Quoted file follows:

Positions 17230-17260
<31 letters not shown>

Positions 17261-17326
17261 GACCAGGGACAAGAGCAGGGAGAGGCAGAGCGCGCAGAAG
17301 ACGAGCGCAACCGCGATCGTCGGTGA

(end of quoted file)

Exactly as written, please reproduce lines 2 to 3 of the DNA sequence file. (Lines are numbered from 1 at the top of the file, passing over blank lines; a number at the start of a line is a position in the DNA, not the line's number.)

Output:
<31 letters not shown>

Positions 17261-17326